She was first prescribed Oestrogel in December.

But when she went to repeat her prescription, she was told it was no longer available and that she could only get Sandrena, another HRT medication, which was only available in one-month supplies. When she tried to get more this month, she was told by her pharmacists that neither drug was available.

Last week Ms Nokes resorted to an online provider and paid nearly £40 for a month’s supply. But 24 hours later she received an email saying they had run out of stock ‘due to nationwide shortages’ and her order wasn’t coming.

She says her friends have been in touch offering some of their spare doses, which she has been ‘really touched’ by. ‘But that shouldn’t be how it is,’ she said.

Ms Nokes was one of the cross-party MPs who last year backed Welsh Labour MP Carolyn Harris’s campaign to lower HRT costs.

And last week Ms Nokes asked the government to ensure it works ‘hand in glove’ with pharmacies to ensure women get the supplies they need, as Leader of the House Mark Spencer encouraged women to look to alternative medicines.

Last night Ms Nokes said: ‘It shouldn’t be a question of having to make do with a sub-optimal product just because we haven’t got our act together.’ While she credits the government for trying to boost supply, she says it needs to happen at a much faster pace. ‘The Department of Health is emphasising how the company that produces Oestrogel has doubled supplies.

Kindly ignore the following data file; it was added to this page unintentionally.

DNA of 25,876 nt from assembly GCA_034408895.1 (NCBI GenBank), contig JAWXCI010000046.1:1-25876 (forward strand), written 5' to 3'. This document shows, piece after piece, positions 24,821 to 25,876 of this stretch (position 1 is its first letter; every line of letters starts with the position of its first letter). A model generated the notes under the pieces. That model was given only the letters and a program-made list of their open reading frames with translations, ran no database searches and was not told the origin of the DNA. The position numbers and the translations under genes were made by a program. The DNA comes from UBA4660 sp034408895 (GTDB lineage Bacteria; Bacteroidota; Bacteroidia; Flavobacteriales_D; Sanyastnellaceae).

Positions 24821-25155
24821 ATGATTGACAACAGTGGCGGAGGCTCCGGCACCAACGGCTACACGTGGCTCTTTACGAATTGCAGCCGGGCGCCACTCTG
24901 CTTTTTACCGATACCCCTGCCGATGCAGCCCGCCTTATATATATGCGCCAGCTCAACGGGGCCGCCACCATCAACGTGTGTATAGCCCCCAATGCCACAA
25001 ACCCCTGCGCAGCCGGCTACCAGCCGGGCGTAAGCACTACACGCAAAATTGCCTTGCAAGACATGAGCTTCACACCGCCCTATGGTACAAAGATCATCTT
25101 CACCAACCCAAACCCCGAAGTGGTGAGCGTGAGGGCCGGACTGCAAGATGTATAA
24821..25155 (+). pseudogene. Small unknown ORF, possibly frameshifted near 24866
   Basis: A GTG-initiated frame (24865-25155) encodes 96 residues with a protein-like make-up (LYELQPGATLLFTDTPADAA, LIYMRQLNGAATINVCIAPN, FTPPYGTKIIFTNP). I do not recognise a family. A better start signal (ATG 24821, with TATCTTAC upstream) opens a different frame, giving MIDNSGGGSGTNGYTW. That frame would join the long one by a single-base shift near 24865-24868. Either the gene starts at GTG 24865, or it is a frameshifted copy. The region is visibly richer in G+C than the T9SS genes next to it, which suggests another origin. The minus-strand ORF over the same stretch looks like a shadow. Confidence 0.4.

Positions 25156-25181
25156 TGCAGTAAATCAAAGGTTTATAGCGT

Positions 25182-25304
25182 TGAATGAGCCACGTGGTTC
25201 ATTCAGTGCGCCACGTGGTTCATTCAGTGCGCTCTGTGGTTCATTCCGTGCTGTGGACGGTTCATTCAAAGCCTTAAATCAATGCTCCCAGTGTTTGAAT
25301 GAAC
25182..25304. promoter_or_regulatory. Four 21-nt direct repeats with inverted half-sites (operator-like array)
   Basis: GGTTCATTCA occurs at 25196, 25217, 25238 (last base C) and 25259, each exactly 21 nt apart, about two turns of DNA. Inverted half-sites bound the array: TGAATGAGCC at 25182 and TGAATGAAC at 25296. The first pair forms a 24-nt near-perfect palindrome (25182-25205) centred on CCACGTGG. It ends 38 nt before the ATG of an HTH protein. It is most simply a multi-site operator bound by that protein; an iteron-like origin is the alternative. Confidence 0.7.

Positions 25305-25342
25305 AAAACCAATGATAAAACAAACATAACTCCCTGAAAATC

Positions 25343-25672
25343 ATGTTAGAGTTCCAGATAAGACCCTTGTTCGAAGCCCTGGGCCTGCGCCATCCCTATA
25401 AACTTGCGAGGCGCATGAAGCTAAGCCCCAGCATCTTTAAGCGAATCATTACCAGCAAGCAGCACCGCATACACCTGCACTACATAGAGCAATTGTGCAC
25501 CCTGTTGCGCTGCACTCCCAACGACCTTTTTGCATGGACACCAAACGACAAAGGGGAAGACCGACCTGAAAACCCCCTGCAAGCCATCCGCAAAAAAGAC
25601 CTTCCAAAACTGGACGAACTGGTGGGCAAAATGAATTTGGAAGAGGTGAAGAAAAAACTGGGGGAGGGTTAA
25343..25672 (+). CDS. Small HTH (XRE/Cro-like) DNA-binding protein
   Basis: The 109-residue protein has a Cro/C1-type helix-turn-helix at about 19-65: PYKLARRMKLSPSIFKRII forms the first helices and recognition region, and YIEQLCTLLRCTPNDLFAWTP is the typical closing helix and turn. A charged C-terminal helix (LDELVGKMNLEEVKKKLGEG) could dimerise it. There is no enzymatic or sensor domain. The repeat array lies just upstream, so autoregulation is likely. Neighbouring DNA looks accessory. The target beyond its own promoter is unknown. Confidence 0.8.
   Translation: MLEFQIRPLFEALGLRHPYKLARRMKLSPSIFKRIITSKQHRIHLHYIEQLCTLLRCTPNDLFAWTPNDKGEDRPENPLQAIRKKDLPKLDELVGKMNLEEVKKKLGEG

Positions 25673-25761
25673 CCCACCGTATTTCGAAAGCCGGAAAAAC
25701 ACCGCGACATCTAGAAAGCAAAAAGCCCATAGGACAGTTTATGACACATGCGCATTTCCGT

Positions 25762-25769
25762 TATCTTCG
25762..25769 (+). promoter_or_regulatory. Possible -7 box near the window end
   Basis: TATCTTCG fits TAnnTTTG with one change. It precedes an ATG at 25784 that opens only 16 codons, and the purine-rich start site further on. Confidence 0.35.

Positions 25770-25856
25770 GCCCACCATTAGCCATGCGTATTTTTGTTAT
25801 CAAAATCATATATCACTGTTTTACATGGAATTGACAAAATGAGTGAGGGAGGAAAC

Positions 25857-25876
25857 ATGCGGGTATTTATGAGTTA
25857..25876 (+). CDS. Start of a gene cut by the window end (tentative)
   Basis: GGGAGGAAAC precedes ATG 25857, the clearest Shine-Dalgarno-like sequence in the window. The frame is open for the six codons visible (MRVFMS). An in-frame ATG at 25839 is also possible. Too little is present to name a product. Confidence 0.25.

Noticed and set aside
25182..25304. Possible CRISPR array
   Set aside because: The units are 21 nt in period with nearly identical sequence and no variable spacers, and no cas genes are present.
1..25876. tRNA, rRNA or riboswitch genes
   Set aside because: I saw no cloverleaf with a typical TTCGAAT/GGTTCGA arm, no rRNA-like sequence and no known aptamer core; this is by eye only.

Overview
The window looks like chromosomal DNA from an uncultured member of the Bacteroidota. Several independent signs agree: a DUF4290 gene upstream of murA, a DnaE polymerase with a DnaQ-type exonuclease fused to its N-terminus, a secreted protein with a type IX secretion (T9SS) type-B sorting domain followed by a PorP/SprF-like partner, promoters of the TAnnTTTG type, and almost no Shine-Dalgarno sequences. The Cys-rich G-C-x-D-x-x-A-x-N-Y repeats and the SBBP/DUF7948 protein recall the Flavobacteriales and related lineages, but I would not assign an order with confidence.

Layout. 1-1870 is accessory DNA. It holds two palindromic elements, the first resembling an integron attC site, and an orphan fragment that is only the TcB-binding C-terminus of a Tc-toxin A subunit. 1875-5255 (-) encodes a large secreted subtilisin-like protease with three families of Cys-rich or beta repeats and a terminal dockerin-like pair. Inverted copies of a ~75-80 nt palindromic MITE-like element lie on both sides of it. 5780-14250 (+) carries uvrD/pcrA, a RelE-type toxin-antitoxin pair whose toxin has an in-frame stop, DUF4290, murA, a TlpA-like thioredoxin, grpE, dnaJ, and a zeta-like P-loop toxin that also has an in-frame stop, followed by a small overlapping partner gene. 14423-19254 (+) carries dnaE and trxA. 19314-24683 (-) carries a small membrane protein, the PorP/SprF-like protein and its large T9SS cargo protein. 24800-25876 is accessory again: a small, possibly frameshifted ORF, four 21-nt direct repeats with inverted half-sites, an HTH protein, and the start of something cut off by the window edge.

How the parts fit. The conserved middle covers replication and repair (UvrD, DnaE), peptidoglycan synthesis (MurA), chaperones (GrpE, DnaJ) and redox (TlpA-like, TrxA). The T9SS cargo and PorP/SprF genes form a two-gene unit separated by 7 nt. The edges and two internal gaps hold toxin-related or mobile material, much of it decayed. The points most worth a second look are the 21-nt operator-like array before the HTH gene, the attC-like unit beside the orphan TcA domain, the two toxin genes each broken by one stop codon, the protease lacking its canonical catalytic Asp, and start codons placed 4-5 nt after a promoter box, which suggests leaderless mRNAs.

‘But I spoke to the nurse at my surgery, who said that in the past 12 months she’d seen a tenfold increase in demand for HRT.’

She also credits campaigns run by the likes of Davina McCall, Mariella Frostrup and Penny Lancaster for helping to break the taboo around menopause, but says this has also contributed to the spike in demand for treatment.

‘We should be talking about it, and highlighting that we are losing women in the workplace because of menopause,’ said Ms Nokes.

‘Down to my last sachet – and next week is too late’ 

For Liz Hennessy, 50, from Brighton, HRT has been a lifesaver. Here, she explains why she fears running out:

‘Before I went on HRT in my late 40s, I felt exhausted, anxious, tearful and unable to concentrate on my job as a social worker.

‘Most alarmingly, I used to feel a huge anger and rage – kind of like a red mist – which used to build and build until I started shouting.

‘As a lone parent, a lot of this anger was unfortunately directed at my 12-year-old son, Joshua, which was awful.

‘Once I started on HRT the change was dramatic. I felt calmer and happier within weeks. My son [pictured, right, with Liz] said to me, “Mummy, you’re just so different. You were quite terrifying at times”.’

‘I’ll do anything to avoid going back to that dark place. So when I heard there were shortages of HRT I rang the GP because I knew I was running out.

‘Last week two pharmacies were out of stock of my usual treatment, Sandrena oestrogen gel. A third said they could get it next week – which is too late, because I’m down to my last sachet. My GP then prescribed me Lenzetto. But the pharmacy was out of that, too, so, finally, I have been prescribed Estradiol.

‘I’m worried about how the dosage compares to my original HRT, but I have to give it a try. I said to the GP, “I’m a single parent. It’s just me – and the mothership can’t go down”.’

 

For Liz Hennessy, 50, from Brighton, HRT has been a lifesaver